The Clash were an English punk rock band that formed in 1976 as part of the original wave of British punk. Along with punk, their music incorporated elements of reggae, dub, funk, ska and rockabilly. For most of their recording career the Clash consisted of Joe Strummer (lead vocals, rhythm guitar), Mick Jones (lead guitar, lead vocals), Paul Simonon (bass guitar, vocals) and Nicky “Topper” Headon (drums, percussion). Headon left the group in 1982, and internal friction led to Jones’s departure the following year. The group continued with new members, but finally disbanded in early 1986.
The Clash achieved commercial success in the United Kingdom with the release of their self-titled debut album, The Clash, in 1977. Their third album, London Calling, released in the UK in December 1979, earned them popularity in the United States when it was released there the following month. It was declared the best album of the 1980s a decade later by Rolling Stone. In 1982 they reached new heights of success with the release of Combat Rock, which spawned the US top 10 hit “Rock the Casbah”, helping the album to achieve a 2× Platinum certification there. Their final album, Cut the Crap, was released in 1985.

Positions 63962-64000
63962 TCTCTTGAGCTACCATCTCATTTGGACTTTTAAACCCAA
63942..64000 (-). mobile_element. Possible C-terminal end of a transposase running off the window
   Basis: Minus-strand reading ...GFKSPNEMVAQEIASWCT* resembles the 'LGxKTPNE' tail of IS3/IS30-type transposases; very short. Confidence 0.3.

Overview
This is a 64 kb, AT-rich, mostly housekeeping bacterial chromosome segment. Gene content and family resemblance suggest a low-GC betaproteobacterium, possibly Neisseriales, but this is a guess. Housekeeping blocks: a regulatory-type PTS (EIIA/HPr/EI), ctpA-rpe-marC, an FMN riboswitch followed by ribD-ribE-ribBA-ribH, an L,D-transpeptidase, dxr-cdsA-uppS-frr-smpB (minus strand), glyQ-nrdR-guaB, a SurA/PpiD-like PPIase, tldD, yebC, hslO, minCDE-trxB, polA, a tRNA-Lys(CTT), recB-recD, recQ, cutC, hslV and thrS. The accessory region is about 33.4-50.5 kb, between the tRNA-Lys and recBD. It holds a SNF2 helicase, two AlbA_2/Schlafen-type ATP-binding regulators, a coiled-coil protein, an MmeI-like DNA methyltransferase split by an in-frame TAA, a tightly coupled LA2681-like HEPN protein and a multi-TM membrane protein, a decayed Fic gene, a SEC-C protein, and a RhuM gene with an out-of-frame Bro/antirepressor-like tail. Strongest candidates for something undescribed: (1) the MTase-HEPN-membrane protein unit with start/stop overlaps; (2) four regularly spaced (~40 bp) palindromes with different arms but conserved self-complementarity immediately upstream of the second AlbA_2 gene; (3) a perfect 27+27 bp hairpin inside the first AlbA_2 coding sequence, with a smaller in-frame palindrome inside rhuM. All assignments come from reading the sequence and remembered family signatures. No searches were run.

The Clash’s politicised lyrics, musical experimentation, and rebellious attitude had a far-reaching influence on rock, and alternative rock in particular. They became widely referred to as “The Only Band That Matters”, originally a promotional slogan introduced by the group’s record label, CBS. In January 2003, shortly after the death of Joe Strummer, the band—including original drummer Terry Chimes—were inducted into the Rock and Roll Hall of Fame. In 2004, Rolling Stone Magazine ranked the Clash number 28 on their list of the 100 greatest artists of all time.
Critic Sean Egan summarised what made them exceptional by writing, “They were a group whose music was, and is, special to their audience because that music insisted on addressing the conditions of poverty, petty injustice, and mundane life experienced by the people who bought their records. Moreover, although their rebel stances were often no more than posturing, from The Clash’s stubborn principles came a fundamental change in the perception of what is possible in the music industry, from subject matter to authenticity to quality control to price ceilings.”